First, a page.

A Brief History of Ancient Greek accessibly depicts the social history of this ancient language from its Indo-European roots to the present day. * Explains key relationships between the language and literature of the Classical period (500 - 300 BC) * Provides a social history of the language which transliterates and translates all Greek as appropriate, and is therefore accessible to readers who know little or no Greek * Written in the framework of modern sociolinguistic theory, relating the development of Ancient Greek to its social and political context * Reflects the latest thinking on subjects such as Koine Greek and the relationship between literary and vernacular Greek
Stephen Colvin is Reader in Classics and Historical Linguistics at University College London. Previously, he was Associate Professor in the Department of Classics at Yale. He is the author of Dialect in Aristophanes (1999), A Historical Greek Reader (2007), and editor of The Greco-Roman East: Politics, Culture, Society (2004).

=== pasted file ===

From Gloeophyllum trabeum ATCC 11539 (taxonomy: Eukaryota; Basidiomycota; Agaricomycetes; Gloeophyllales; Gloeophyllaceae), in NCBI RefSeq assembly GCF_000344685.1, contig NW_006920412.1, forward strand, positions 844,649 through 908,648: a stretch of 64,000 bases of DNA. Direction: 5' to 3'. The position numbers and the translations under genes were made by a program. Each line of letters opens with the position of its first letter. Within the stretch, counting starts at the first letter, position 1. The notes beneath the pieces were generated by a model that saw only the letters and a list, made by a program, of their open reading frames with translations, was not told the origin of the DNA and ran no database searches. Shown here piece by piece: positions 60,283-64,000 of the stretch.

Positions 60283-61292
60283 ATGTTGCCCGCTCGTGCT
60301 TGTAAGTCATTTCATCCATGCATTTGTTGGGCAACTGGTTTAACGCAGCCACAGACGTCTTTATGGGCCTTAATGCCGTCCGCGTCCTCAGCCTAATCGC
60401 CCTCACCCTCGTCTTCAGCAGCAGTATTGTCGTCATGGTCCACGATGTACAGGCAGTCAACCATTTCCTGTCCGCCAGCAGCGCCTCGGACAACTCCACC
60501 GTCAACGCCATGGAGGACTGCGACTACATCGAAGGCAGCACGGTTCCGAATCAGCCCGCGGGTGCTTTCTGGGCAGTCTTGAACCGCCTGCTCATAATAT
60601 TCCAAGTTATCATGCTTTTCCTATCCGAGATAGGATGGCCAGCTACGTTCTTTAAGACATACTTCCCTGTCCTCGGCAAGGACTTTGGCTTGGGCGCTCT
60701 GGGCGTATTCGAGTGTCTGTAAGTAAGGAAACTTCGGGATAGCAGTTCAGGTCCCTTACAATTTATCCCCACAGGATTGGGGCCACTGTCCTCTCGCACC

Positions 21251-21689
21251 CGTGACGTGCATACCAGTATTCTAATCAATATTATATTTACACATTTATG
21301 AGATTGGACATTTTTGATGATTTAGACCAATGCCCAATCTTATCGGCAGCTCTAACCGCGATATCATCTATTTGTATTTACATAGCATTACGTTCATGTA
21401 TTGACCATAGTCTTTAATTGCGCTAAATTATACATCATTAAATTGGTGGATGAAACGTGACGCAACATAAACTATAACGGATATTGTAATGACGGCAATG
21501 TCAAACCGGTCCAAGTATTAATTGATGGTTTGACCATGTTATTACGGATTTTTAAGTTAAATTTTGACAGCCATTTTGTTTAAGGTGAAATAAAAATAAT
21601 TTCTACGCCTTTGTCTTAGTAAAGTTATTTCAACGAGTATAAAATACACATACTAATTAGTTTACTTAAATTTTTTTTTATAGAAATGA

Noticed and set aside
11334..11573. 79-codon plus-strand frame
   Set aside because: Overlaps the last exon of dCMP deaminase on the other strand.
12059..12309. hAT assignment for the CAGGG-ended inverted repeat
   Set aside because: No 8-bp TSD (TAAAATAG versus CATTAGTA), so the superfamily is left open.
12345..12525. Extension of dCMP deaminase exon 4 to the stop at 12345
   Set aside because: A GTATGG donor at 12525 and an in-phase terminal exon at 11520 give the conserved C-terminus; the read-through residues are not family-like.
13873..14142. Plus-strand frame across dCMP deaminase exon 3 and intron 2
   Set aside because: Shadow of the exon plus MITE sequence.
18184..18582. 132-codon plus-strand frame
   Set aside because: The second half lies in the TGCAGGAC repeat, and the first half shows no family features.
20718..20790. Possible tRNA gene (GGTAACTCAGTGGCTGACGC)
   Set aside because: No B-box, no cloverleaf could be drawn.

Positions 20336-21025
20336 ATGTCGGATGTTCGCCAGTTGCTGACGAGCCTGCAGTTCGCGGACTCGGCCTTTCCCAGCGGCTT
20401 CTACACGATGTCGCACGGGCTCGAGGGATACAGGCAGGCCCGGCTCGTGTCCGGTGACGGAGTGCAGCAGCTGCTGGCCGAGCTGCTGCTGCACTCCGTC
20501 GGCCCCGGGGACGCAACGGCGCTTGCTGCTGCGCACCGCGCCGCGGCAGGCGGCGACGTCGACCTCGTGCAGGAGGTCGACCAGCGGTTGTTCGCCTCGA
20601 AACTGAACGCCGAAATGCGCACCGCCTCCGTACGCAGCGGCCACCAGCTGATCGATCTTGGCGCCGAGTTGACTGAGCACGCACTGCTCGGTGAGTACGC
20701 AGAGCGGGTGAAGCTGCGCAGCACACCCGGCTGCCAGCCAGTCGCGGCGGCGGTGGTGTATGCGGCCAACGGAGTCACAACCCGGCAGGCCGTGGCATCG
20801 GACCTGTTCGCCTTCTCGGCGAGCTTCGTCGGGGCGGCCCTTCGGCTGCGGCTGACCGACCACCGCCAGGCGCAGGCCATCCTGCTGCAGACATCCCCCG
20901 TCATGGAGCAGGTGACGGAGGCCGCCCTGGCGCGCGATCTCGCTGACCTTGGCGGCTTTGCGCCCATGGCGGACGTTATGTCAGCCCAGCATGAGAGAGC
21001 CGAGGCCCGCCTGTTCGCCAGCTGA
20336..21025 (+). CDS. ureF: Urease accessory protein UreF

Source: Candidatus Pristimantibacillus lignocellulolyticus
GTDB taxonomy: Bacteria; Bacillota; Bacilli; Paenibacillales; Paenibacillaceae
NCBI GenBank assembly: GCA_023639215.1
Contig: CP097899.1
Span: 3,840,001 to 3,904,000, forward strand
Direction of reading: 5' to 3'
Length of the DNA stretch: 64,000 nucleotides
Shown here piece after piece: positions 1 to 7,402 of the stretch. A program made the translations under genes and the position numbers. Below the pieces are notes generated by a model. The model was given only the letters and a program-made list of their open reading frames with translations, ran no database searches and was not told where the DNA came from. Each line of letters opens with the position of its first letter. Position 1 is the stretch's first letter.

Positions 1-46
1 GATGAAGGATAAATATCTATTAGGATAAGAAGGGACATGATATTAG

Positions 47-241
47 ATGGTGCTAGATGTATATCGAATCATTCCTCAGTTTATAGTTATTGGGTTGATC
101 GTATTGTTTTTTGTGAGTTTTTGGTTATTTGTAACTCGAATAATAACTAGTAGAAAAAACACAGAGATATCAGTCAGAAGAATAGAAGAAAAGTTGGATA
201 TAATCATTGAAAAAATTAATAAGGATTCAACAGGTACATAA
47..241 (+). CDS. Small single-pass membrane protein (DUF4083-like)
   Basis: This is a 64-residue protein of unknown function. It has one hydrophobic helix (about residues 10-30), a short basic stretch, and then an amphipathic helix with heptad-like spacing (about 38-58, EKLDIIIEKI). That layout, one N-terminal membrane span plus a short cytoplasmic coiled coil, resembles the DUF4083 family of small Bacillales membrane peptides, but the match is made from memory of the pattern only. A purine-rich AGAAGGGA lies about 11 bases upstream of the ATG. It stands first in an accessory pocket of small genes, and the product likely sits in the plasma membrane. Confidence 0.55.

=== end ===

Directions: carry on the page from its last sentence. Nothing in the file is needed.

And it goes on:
List of Figures vi Preface and Acknowledgments vii 1 The Indo-European Beginnings 1 2 An Aegean Co-Production 17 3 Mycenean Greek 32 4 The Dark Ages 51 5 The Alphabet 68 6 The Greek Dialects 89 7 Homer and the Epic Tradition 113 8 The Language of Greek Poetry 134 9 Bare Words: The Start of a Common Language 156 10 Greek to Romaic and Back 178 Appendix: The Greek Alphabet and Pronunciation 200 Abbreviations and Symbols 202 Glossary 204 References 207 Index 211